Salary Negotiation Tips You Can Use

Just the thought of negotiating salaries when you’re starting a new job can put knots in your stomach. Fighting over money is probably on the list of most people’s least favorite things to do. What if you ask for too much and they rescind the offer? Or, what if you don’t ask for enough and they undercut the offer?

When you’re entering into a salary negotiation as a candidate you are at a disadvantage. Your hiring manager knows the range of their new-hire budget and you just have to go into with what you think you deserve. All this can be especially tricky if you’re a woman. 

The reasons why there is a gender pay gap can be disputed, but it’s undeniable that it exists. And it’s even worse for women of color. The issue may be traced back to stereotypical views on gender roles: women are supposed to be agreeable, and not assertive, or they’re too meek to ask…blah blah blah, you’ve probably heard clichés like this before. 

For women wishing to negotiate on salary, the following negotiation tips will be useful. However, they are tips that anyone can use. But before you get into it, let’s start with some cold hard facts. According to a recent Career Builder survey, 53% of employers are willing to negotiate on pay. Further, it’s estimated that people who don’t negotiate pay leave as much as $500K on the table during their careers. 

Your desired pay is obtainable, you just have to know how to ask. When you are on the hunt for your next job opportunity, here are some salary negotiations tips you can use.

Salary Negotiation Tips Everyone Can Use

1. Be Brave, and Be Ready

As we said before, in a salary negotiation, you as the employee definitely have the short end of the stick and entering into a discussion can be intimidating. But $500K is a lot of money that you could be potentially giving up. However, the only statistic that matters here is that you lose 100% of the deals you never initiate. 

So, to arm yourself before your salary negotiation, some research on the industry standards by location can help you determine an appropriate salary baseline. Make use of the latest US Bureau of Labor Statistics reports to research median pay in the US for your position. However, certain cities or regions have a higher cost of living. PayScale offers a cost of living calculator to use to determine the cost of living in your current location, or if you’re thinking of relocating for the job.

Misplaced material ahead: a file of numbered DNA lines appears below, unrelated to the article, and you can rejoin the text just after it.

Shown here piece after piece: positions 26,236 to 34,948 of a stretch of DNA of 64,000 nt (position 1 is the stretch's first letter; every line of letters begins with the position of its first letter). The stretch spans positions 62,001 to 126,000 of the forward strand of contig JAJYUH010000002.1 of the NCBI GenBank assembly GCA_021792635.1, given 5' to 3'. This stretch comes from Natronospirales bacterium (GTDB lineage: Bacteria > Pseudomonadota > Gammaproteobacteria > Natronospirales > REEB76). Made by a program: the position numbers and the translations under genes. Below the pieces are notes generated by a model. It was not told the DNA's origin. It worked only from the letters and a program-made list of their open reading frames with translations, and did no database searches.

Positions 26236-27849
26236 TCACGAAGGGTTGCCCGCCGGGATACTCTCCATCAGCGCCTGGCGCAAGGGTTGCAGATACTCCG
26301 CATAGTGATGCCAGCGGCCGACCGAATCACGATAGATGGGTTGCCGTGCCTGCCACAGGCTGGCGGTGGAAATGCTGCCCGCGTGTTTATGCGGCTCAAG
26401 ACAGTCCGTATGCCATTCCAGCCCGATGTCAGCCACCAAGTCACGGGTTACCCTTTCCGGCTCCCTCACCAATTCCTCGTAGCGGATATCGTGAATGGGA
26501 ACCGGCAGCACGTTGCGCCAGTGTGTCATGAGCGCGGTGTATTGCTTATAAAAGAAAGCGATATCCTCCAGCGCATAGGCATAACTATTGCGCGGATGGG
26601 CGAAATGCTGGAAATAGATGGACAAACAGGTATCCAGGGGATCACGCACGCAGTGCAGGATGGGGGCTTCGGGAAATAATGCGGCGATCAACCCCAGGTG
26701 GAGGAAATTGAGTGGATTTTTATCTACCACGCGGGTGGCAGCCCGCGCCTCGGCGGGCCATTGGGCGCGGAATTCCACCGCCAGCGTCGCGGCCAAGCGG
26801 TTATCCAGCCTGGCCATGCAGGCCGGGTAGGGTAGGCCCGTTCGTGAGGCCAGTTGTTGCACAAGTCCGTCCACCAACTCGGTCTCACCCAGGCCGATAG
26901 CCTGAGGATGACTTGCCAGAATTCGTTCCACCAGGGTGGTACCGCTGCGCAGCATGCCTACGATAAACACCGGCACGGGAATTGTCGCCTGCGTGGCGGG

Next, go through your resume and determine the monetary value of all the skills you’ve acquired during your career. Did you get training in a particular tool or discipline? Did you earn your master’s degree (or higher)? Skills, degrees, and certifications justifiably increase your worth. 

Now, if you’re negotiating your salary for a new job, make sure you know all the job responsibilities of your position before deciding your salary range. Some companies may require more of your position than others with similar listings. Starting off your salary negotiation with facts and data will help give you the confidence to ask for what you think you’re worth.

2. Give a Specific Amount, But Be Flexible

When you have determined your position’s national median salary, factored in your specialized skills, job requirements, and have accounted for the cost of living in your location, have a specific salary range in mind. The baseline should be the lowest you accept (depending on your needs and job competition).

Before you start talking numbers, make sure your employer is aware of the additional value you can add to their company. This will give you justification for your ask. Then, when it’s time to start with the negotiation, you want to lead with a margin of about 5% – 15% above the highest value in your ideal range. Aim high, because if they don’t agree to the offer, the only way for them to go is down. 

Overshooting your top value by a small percentage will give you some wiggle room if their counteroffer is lower. It’s best to expect that you most likely won’t come to an agreement on the first go-around. However, you need to also be flexible enough to accept an offer within your ideal salary range.   

3. Know When to Say No

If your employer gives you a counteroffer that’s lower than your acceptable range, it may be best to walk away. But before you do, see if you can take a day or two reflect on the offer, and to come up with your final counteroffer. If there’s no way you can come to an agreement on compensation, it may be back to the job hunt.

However, if this is a job with a company that you’ve had your eye on or if this is a job that you need to support yourself or family, remember to be as flexible as possible and think really carefully about if you should decline the offer and what it may mean for your future career down the line.

Salary negotiation is rarely an easy or enjoyable prospect. However, if you want to make the most of your career, you need to fight for what you’re worth. If you’re willing to negotiate on salary, it could signal to your employer that you’re confident and ready to go the extra mile to prove your worth.  

The money is out there, now go get it!

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